The first thing we want to do is calculate the 3D coordinates of both the viewport center and the POI in this coordinate system. So far we know the points' positions only in terms of heading and pitch angles w.r.t. to the panorama center. We will denote the POI at \((\alpha, \delta)\) with \(\mathbf{poi} = (x,y,z)\) and the viewport center at \((\alpha_0, \delta_0)\) with \(\mathbf{pov} = (x_0,y_0,z_0)\). As an example, the POI coordinates can be determined as follows: $$ \mathbf{poi} = \left( \begin{array}{c} x \\ y \\ z \end{array} \right) = \left( \begin{array}{c} d \cdot \cos(\delta) \cdot \sin(\alpha) \\ d \cdot \cos(\delta) \cdot \cos(\alpha) \\ d \cdot \sin(\delta) \end{array} \right) $$

The image plane on which we project the panorama is defined by its center at \((x_0,y_0,z_0)\) and its normal vector \((x_0,y_0,z_0)\) (i.e. in direction from camera to viewport center). Next, imagine a line going through the camera as well as our POI. To project the POI onto the image plane, we have to find the intersection point of that line with the image plane. By using the dot product between POI and POV vectors, we can determine the factor \(t\) with which the POI vector has to be scaled in order to meet the image plane (see also fig. 3): $$ t = \frac{\mathbf{pov} \cdot \mathbf{pov}}{\mathbf{poi} \cdot \mathbf{pov}} = \frac{|\mathbf{pov}|\cdot|\mathbf{pov}|}{|\mathbf{poi}|\cdot|\mathbf{pov}|\cdot\cos(\theta)} = \frac{1}{\cos(\theta)} = \frac{\text{hypotenuse}}{\text{adjacent}} = \frac{\text{target length}}{\text{original length}} $$

Having the intersection point, we can simply determine the vector from viewport center to the projected POI. However, since we're interested in 2D pixel offsets, we have to perform a basis transformation of the vector to the basis vectors of the image plane. This will give us the desired offsets \((u,v)\) in horizontal and vertical direction, which we can use directly to position our marker.

Figure 30
Figure 3: Intersection with the image plane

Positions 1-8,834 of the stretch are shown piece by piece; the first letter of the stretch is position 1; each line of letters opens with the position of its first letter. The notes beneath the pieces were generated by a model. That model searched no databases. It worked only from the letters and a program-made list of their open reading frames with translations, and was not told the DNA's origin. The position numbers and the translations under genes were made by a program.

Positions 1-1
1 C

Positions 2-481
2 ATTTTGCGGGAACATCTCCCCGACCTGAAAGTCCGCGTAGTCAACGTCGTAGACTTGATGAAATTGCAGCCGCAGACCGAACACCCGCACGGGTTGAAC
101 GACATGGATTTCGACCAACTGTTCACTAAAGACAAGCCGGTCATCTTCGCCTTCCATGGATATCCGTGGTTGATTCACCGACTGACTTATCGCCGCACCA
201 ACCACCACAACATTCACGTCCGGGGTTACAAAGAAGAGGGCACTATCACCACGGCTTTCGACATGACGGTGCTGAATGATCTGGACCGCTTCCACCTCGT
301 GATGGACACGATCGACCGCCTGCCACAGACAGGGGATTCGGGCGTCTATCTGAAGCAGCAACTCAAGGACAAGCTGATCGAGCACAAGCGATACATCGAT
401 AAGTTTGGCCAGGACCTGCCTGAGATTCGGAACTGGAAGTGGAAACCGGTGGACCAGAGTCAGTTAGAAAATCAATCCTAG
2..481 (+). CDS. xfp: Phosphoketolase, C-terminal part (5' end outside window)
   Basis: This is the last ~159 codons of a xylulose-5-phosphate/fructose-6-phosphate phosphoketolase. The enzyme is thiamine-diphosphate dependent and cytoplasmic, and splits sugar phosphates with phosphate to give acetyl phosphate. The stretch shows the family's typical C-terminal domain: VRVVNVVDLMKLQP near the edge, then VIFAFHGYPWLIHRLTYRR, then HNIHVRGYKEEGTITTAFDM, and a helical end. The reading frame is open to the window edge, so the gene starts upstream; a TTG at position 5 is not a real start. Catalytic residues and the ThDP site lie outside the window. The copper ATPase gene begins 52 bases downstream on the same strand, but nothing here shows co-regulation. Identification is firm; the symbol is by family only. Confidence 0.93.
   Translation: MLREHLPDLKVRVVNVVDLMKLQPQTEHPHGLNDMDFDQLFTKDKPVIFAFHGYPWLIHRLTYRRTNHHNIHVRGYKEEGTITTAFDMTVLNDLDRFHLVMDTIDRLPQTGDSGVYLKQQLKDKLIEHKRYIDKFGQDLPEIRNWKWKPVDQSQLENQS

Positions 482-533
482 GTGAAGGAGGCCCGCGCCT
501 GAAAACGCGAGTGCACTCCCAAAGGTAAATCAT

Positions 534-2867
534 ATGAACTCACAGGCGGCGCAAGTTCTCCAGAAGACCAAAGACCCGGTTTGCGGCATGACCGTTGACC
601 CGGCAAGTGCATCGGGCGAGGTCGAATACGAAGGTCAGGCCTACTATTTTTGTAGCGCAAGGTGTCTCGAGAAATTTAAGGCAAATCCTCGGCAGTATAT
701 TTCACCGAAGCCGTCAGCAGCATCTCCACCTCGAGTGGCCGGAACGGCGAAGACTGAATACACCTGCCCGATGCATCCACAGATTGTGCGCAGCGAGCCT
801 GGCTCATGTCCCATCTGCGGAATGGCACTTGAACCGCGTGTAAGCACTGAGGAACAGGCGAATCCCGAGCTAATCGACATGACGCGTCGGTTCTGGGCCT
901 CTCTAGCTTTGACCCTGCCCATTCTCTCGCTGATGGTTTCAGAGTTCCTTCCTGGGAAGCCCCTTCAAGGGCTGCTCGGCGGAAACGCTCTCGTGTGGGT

Figure 31
Figure 4: Calculation of basis vector v

To do this, we first have to determine the orthonormal basis of the image plane. In figure 3, the basis vectors are denoted with \(u\) and \(v\). Figure 4 shows the reasoning behind the formulas for \(v\), vector \(u\) can be determined in a similar fashion. We have: $$ \mathbf{u} = \left( \begin{array}{c} \cos \alpha_0 \\ -\sin \alpha_0 \\ 0 \end{array} \right), \quad \mathbf{v} = \left( \begin{array}{c} -\sin \delta_0 \sin \alpha_0 \\ -\sin \delta_0 \cos \alpha_0 \\ \cos \delta_0 \end{array} \right) $$

Finally, we can use the dot product to project our POI vector \(t\) onto said basis vectors in order to obtain the absolute pixel offsets \(x\) and \(y\) in the direction of these vectors: $$ x = \mathbf{t} \cdot \mathbf{u} = t_x \cdot u_x + t_y \cdot u_y + t_z \cdot u_z\\ y = \mathbf{t} \cdot \mathbf{v} = t_x \cdot v_x + t_y \cdot v_y + t_z \cdot v_z $$

Other Difficulties

During development, I stumbled upon two weirdnesses with the Google Maps API. First of all, the FOV angles for specific zoom levels are not documented properly. In the developer's guide we can find a table listing the FOVs for zoom levels 0 to 4. Except for zoom level 1, these angles are very inaccurate, though. Figure 5 contains a comparison between the documented angles and my own measurements. This required to write a small helper method that approximated the measured values more closely. Having a correct FOV is essential for performing the projection, thus it is very important to have accurate values.

Figure 32
Figure 5: Difference between documented and measured FOV

The marker extends the generic google.maps.OverlayView class in order to be able to work inside the google maps event framework. This class will call onAdd and onRemove callbacks when the marker is being added or removed to the Map, respectively. These methods can be overriden by our custom marker class in order to create or destroy the marker's DOM node and initialize its position. Normally, these methods are being called after as soon as the view's map is changed and the new map is in a ready state. While OverlayView.setMap() accepts both a regular Map and a StreetViewPanorama according to the documentation, the previously mentioned callbacks are only fired if the given object is in fact a google.maps.Map. In order to use an OverlayView in a StreetViewPanorama, I had to work around that issue by polling the panorama for readiness in our custom class and fire the callbacks appropriately. This was another issue not immediately clear from the API reference and should probably be fixed in the future.